In early October, the National Breast Cancer Coalition (NBCC) led the effort to petition Genentech to do the right thing and change how women with breast cancer are treated. We told them it was time to usher in a new era of treatment and stop subjecting women to unnecessary toxicities, through the design of the clinical trials in early breast cancer for T-DM1. More than 40 groups signed on, and others continue to join, urging Genentech to act in the best interest of women.
Why now? T-DM1 is not a new drug, but rather a novel combination of two existing drugs, the targeted therapy trastuzumab (Herceptin) and a potent chemotherapy drug called emtansine, or DM1, linked so the chemotherapy is delivered directly to the cancer cells with seeming minimal effect on healthy cells. If the clinical trials in early breast cancer for T-DM1 include an arm without systemic chemotherapy we can find out if women could receive both targeted therapy and a chemotherapy agent, with minimal systemic effect and at least equivalent efficacy. What would that mean? Fewer serious and sometimes life-threatening toxicities that accompany systemic chemotherapy.
NBCC helped with the pivotal trial for Herceptin back in the 1990s, in part due to the promise of less toxicity from targeted therapy. Because chemotherapy hits all cells and not just cancer cells women were subjected to significant, serious and at times life-threatening toxicities. Targeted therapy was supposed to change that. The promise was not fulfilled because Herceptin is given with systemic chemotherapy, so that toxicity is added rather than minimized. Early trials for T-DM1 showed improved overall survival by close to six months for women with metastatic breast cancer. The next step is to test it with women who have early stages of breast cancer.
After conversations with the company and the FDA, NBCC presented the case for an updated design for the trial, as well as the case against one type of chemotherapy called anthracyclines. The conversation around clinical trials and breast cancer research needs to be changed to focus on what is best for women and what will ultimately save lives. There is more to do on that front, but NBCC continues to lead the way.
Election Day has come and gone, and with it came a powerful Huffington Post blog from NBCC President Fran Visco. In it, she urged readers not only to get out and vote, but to sign the Petition to the President as well.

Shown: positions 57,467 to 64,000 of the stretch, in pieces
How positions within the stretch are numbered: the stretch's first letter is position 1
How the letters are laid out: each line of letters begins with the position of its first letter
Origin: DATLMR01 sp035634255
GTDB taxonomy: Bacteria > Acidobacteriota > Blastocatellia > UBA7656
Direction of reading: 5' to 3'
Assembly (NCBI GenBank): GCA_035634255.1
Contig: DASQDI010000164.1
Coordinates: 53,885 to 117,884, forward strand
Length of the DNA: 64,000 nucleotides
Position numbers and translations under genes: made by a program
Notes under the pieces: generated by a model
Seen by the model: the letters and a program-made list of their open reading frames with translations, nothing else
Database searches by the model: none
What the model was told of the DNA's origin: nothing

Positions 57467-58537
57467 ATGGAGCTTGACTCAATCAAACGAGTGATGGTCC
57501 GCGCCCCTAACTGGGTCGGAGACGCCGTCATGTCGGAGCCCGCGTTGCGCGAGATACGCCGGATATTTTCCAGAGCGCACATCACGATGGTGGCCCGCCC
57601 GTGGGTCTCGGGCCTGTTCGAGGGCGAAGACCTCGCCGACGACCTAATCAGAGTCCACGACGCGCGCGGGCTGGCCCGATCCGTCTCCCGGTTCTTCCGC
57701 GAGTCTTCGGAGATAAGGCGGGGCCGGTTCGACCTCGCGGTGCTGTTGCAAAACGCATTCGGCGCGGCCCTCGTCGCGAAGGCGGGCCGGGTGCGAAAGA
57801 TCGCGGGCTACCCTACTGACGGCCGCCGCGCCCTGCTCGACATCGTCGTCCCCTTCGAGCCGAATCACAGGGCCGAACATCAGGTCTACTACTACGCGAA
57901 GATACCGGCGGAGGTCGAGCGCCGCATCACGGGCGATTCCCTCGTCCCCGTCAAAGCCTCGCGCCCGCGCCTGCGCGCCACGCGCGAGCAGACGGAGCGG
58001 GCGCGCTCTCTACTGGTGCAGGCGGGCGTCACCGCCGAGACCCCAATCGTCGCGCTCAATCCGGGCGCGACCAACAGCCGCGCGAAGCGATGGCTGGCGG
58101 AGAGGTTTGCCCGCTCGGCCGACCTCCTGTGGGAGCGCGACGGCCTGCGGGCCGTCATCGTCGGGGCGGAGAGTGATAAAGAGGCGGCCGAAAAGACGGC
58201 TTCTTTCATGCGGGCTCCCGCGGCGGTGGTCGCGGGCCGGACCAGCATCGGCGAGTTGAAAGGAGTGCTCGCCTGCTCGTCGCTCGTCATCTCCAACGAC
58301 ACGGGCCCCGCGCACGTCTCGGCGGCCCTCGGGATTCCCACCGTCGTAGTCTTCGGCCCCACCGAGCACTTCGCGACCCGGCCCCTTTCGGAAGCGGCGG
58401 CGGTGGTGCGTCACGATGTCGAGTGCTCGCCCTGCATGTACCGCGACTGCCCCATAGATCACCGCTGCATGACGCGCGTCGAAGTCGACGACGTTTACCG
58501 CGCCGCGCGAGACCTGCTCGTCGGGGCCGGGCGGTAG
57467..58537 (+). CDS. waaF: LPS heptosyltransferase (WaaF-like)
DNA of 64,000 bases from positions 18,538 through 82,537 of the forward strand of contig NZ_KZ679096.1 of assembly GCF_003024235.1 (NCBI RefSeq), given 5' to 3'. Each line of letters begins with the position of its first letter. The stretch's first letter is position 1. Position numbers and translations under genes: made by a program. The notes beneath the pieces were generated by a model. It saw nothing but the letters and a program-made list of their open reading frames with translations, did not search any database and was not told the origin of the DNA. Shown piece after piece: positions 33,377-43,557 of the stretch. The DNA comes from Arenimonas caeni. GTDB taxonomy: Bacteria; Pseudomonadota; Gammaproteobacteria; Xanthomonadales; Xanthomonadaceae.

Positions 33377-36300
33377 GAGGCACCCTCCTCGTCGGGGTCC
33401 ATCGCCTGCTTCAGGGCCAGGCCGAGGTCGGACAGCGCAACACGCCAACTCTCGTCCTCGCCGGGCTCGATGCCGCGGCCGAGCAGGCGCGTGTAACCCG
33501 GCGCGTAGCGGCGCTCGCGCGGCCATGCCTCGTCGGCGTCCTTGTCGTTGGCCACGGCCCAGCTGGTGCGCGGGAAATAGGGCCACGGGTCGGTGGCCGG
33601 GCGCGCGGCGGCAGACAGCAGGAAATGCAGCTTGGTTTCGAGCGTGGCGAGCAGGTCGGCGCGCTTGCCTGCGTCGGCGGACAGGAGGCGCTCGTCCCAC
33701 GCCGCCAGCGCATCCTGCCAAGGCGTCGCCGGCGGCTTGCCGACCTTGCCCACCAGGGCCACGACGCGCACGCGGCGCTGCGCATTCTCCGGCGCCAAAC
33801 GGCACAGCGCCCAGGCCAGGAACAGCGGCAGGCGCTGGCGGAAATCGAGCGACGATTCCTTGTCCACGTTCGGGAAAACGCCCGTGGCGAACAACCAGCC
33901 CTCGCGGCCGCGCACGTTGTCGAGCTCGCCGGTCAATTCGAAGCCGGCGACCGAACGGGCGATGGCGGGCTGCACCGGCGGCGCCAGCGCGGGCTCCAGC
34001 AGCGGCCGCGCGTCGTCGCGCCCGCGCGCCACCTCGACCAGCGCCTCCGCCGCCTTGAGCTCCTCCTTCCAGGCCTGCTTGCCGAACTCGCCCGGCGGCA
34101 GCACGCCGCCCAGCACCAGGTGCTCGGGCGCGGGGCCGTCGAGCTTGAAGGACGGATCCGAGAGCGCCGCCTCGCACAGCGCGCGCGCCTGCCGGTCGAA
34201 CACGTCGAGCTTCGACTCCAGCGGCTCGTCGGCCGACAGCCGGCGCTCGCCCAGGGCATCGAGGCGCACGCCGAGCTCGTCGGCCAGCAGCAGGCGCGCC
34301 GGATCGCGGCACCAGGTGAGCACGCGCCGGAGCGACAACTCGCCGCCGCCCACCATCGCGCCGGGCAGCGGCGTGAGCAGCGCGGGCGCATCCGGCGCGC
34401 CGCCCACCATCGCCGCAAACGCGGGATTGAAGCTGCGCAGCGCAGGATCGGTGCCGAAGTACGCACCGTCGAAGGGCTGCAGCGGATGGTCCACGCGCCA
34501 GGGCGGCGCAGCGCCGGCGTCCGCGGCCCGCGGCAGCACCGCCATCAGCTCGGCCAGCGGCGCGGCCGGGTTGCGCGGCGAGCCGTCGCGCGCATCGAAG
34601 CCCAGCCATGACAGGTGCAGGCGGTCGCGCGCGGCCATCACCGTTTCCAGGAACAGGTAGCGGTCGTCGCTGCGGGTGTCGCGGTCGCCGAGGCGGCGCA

Her previous Huffington Post piece—entitled "Are You Aware How LITTLE Has Changed in Breast Cancer in 25 Years?" ―provided a moving call to action at the start of Breast Cancer Awareness Month. Later in October, Fran appeared on The Marie Show, with Frasier’s Peri Gilpin, in front of an audience wearing Breast Cancer Deadline 2020® t-shirts. It was a great platform to discuss the importance of setting a deadline to end breast cancer by January 1, 2020. The interview aired on the Hallmark Channel on October 11, and can be viewed on NBCC’s YouTube Channel.
In addition, the Young Survival Coalition promoted the Petition to the President, and Fran had a guest post on their blog. The petition was also shared by Lifetime Television on their website. Richmond Magazine featured an article on the Virginia Breast Cancer Foundation, and mentioned their participation in the Breast Cancer Deadline 2020® Presidential Petition campaign. Fran appeared on WUSA 9, a DC-local CBS affiliate, and urged for a change in conversation, away from early detection and toward ending breast cancer. She also gave her opinion on new 3D breast cancer mammography technology in a USA Today video and article.
This year we are proud to honor Eileen R. Heisman, President & CEO, National Philanthropic Trust, along with advocates N. Beth Emery of Texas and Julia B. Moore from Louisiana.
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